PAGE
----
Introduction to Biblically Correct

Posted by Randy Mann - September 22, 2014 - Blog, Living the Gospel - No Comments

On Sunday evenings at Central Baptist Church, during our EQUIP time, we are going through a new study entitled Biblically Correct, written by my friend Evan Lenow (Associate Professor of Christian Ethics at Southwestern Baptist Theological Seminary in Fort Worth, TX). In this 10-week study, Christians are challenged to be prepared to speak biblically about many of the pressing cultural issues of our day (sanctity of life – at the beginning and end of life; human sexuality – God’s design and human distortions of it; marriage; Christian life in the public square). One of the key elements necessary for speaking biblically into our culture in the most effective way is to understand the way our contemporary culture thinks and operates (which is drastically different than it was even 20-25 years ago). Below is an introduction I wrote for our church family as we prepared to embark on this study together:

It used to be that people had a right to be heard, a right to share their perspective freely, even if others would radically disagree with it. We call that “freedom of speech.” This was granted to the one sharing the ideas. Those who were willing to hear those ideas shared freely – even if they strongly disagreed with the ideas being shared – were called “tolerant.” An intolerant person was simply one who refused to hear ideas they disagreed with.

This worked particularly well (for Christians) when the cultural consensus was largely shaped by a Judeo-Christian ethic, drawn largely from the Bible. During this time, there was a small number of “true Christians,” a large “mushy middle” (made up of immature Christians, as well as ‘nominal’ Christians who were not truly Christians), and a small number of anti-Christians.

This worked within a philosophical framework known as modernism, which, in part, included a few core values: truth is knowable; truth exists independently and outside of me; truth is absolute – it is true in all places, at all times, for all people, in all circumstances.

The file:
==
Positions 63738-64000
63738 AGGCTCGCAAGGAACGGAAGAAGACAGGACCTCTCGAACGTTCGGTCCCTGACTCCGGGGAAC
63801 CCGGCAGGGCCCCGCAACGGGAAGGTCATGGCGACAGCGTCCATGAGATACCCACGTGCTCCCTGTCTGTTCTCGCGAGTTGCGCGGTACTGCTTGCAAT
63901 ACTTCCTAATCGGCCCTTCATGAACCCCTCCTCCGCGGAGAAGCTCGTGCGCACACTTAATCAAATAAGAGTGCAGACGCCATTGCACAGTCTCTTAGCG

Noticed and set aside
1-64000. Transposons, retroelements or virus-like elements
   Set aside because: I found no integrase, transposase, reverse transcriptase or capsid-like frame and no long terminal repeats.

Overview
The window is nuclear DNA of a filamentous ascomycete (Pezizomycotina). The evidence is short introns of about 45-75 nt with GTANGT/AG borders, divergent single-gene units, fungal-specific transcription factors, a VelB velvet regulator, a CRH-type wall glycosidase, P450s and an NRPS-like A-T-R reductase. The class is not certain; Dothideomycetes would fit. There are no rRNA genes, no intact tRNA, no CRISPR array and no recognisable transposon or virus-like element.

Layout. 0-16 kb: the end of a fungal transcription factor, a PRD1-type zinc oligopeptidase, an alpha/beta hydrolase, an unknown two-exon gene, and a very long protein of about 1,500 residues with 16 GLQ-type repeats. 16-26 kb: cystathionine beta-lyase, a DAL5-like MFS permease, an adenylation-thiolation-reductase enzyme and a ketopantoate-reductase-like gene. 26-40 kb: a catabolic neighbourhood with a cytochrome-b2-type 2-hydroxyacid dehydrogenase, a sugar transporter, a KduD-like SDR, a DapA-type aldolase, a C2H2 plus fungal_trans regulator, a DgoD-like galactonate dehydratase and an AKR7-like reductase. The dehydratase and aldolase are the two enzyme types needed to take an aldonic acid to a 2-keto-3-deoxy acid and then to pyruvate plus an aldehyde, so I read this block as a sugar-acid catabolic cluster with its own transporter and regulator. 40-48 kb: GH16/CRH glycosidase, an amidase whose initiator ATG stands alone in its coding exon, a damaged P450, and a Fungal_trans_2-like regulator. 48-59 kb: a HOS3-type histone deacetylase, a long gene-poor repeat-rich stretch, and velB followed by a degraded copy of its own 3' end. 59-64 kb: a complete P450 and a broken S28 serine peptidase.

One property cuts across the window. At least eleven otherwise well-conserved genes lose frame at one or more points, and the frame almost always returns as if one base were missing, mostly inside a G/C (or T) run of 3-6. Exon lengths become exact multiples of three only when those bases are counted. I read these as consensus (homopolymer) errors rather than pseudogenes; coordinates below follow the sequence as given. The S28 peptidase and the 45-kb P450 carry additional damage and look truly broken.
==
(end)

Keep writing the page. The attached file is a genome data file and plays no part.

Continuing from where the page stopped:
So, if you disagreed with a person, you would disagree with the ideas espoused by the person, but you recognized that the person was independent of the ideas they held, because truth exists apart from them. So, I could disagree with (or “attack”) their ideas without attacking the individual.

Now over the past few decades, there has been a tremendous shift in how we understand knowledge and reality, including truth. We have shifted from modernism to post-modernism. While it is very difficult to define post-modernism (and some people even claim that we have moved now to post-post-modernism; and a context that is largely post-Christian), we can at least look at how the culture’s understanding of truth has changed. Now, truth is no longer so much knowable/discoverable as created; it doesn’t exist independent of me but is seen as part of me (“what is true to me”); truth is relative – that is, it is not true in all places, at all times, for all people.

So, now, within this new framework of truth and reality, there needed to be a new tolerance. Tolerance is no longer, because I respect you as a person, I respect your right to openly and freely share your ideas in the marketplace of ideas, even though I may think your ideas are wrong, or even horribly ridiculous. The new tolerance says, “I believe your ideas are equally as valid as mine, even if they are in complete contradiction to what I believe.” Therefore, today, an intolerant person is one who refuses to call all ideas – even obviously contradictory ideas – equally valid and true.

So, there is a new right to be preserved. It is no longer the right to be heard, but rather the right not to be offended. And, within a post-modern context, this is necessary. Remember in modernism, truth is absolute and outside of you. So, when I disagree with your ideas, I am still respecting you as a person and your right to believe what you will. In post-modernism, however, the ideas are tied to the person, because you have created your own truth – whatever is true for you, or seems good to you. So, as a post-modern (which I am not), because I don’t believe that there is absolute truth that exists outside of me – but rather truth is something that is a part of me and is created by me – for you to attack my ideas is for you to attack me. Therefore, you are “intolerant” and bigoted, according to the new definition of tolerance, if you won’t agree that my ideas are equally valid to your own AND if you won’t willingly support me and participate with me in my ideas (think same-sex marriage).